Sands support group facilitator, Pip Hanrahan’s Mother’s Day will look a little different this year, but she’s focusing on the positives – more time spent with her partner and three girls, Millie, Lotte and Bella. 

“I’m usually working on Mother’s Day, which can be a good distraction from the weight that the day can sometimes carry. Due to COVID-19, however, I have lost all my work so I will actually get to spend the whole of Mother's Day with my family.” 

“This year we will take a walk to the grave of our son, Patrick. He was stillborn 10 days past his due date. My grief for him hits me differently every year and that means sometimes it's nice to just go and cry by myself at his grave, but this year we’ll all go together.” 

“For me, sometimes the lead up to Mother's Day can be so much worse than the actual day. More often than not, I'm much calmer and peaceful on the actual day. The week before it however, I've probably cried and thought about him most days.” 

Pip thinks that COVID-19 social restrictions will have an impact on bereaved mothers’ experience of Mother’s Day, but that there could be two sides to it.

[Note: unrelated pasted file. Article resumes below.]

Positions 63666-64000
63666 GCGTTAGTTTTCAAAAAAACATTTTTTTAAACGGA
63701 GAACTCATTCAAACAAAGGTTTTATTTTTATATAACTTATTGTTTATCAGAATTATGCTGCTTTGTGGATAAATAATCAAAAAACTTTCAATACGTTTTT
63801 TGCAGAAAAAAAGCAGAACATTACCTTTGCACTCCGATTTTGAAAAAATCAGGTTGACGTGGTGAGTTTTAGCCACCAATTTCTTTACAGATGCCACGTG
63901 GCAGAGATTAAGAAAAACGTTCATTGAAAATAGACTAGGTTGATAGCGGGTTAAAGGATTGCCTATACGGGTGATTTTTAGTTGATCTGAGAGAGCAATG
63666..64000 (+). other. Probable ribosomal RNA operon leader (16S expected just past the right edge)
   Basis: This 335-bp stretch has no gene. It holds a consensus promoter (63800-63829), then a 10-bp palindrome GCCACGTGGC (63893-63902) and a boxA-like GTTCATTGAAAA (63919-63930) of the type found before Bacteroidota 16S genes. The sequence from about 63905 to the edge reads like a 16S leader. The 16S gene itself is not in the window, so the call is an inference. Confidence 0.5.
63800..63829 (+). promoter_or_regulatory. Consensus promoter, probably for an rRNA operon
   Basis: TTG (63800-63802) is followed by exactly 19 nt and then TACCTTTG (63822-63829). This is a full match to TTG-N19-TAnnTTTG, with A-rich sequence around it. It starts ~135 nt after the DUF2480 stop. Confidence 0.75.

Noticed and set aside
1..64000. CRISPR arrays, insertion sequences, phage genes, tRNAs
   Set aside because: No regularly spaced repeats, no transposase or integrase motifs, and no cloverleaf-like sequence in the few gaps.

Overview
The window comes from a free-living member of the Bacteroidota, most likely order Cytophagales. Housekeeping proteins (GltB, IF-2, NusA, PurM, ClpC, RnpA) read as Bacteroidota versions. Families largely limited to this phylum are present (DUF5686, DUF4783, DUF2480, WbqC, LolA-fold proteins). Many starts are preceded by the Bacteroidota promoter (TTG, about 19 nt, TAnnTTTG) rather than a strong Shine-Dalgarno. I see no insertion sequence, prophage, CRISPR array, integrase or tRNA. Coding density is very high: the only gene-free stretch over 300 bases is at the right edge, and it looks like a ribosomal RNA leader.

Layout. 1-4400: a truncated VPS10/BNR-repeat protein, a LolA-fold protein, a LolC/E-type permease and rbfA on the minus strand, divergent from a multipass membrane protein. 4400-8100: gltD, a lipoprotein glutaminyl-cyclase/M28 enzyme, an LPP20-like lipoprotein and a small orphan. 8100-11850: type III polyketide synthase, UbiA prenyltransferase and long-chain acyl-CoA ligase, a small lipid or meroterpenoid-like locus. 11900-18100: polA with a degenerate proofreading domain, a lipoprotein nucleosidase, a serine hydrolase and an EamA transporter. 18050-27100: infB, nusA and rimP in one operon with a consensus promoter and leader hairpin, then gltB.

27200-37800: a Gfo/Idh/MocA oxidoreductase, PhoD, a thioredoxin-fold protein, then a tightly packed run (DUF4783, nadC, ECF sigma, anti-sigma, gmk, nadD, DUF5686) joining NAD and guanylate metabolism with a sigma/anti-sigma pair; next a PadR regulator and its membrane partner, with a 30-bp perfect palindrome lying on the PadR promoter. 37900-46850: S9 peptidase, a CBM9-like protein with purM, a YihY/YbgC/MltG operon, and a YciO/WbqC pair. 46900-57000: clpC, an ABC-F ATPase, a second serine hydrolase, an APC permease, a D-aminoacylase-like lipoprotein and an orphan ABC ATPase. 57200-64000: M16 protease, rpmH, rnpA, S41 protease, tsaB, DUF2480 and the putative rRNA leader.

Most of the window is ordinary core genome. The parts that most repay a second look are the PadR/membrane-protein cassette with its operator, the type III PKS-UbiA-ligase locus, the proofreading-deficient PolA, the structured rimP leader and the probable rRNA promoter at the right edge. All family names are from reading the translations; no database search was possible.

“It means they may not be able to see their own mothers or support people. This means no one to hug or talk to about how they are feeling.” 

“On the other hand, it may give mothers an excuse to not attend a large gathering of family, that may be just too much at this time. Grief can be absolutely exhausting, especially when we are trying to look as if we are ok and trying to make everyone feel comfortable in our presence. Most people have no idea what to say to someone who has lost a child.”